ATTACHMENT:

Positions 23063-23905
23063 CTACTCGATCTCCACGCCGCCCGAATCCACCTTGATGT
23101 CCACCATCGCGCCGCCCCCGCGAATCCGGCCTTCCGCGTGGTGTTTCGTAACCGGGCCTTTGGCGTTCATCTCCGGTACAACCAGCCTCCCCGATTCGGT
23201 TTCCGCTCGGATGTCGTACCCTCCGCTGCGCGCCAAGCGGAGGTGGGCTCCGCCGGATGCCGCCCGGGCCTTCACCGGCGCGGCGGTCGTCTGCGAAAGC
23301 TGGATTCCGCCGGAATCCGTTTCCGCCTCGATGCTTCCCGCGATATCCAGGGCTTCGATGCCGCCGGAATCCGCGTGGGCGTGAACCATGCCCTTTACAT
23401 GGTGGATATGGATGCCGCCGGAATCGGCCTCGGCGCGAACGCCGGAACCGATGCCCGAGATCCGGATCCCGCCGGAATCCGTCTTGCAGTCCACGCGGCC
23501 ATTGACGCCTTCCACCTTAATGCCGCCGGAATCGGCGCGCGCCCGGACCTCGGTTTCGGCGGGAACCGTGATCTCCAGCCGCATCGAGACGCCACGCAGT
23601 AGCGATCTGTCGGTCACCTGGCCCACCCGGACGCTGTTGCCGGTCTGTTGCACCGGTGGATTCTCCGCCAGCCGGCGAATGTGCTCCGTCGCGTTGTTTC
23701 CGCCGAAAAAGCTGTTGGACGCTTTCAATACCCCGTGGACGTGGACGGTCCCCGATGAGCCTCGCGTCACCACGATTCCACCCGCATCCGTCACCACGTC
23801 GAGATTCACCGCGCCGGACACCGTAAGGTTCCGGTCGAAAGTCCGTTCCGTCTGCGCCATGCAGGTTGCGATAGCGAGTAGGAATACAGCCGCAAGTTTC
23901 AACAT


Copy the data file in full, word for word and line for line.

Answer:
Positions 23063-23905
23063 CTACTCGATCTCCACGCCGCCCGAATCCACCTTGATGT
23101 CCACCATCGCGCCGCCCCCGCGAATCCGGCCTTCCGCGTGGTGTTTCGTAACCGGGCCTTTGGCGTTCATCTCCGGTACAACCAGCCTCCCCGATTCGGT
23201 TTCCGCTCGGATGTCGTACCCTCCGCTGCGCGCCAAGCGGAGGTGGGCTCCGCCGGATGCCGCCCGGGCCTTCACCGGCGCGGCGGTCGTCTGCGAAAGC
23301 TGGATTCCGCCGGAATCCGTTTCCGCCTCGATGCTTCCCGCGATATCCAGGGCTTCGATGCCGCCGGAATCCGCGTGGGCGTGAACCATGCCCTTTACAT
23401 GGTGGATATGGATGCCGCCGGAATCGGCCTCGGCGCGAACGCCGGAACCGATGCCCGAGATCCGGATCCCGCCGGAATCCGTCTTGCAGTCCACGCGGCC
23501 ATTGACGCCTTCCACCTTAATGCCGCCGGAATCGGCGCGCGCCCGGACCTCGGTTTCGGCGGGAACCGTGATCTCCAGCCGCATCGAGACGCCACGCAGT
23601 AGCGATCTGTCGGTCACCTGGCCCACCCGGACGCTGTTGCCGGTCTGTTGCACCGGTGGATTCTCCGCCAGCCGGCGAATGTGCTCCGTCGCGTTGTTTC
23701 CGCCGAAAAAGCTGTTGGACGCTTTCAATACCCCGTGGACGTGGACGGTCCCCGATGAGCCTCGCGTCACCACGATTCCACCCGCATCCGTCACCACGTC
23801 GAGATTCACCGCGCCGGACACCGTAAGGTTCCGGTCGAAAGTCCGTTCCGTCTGCGCCATGCAGGTTGCGATAGCGAGTAGGAATACAGCCGCAAGTTTC
23901 AACAT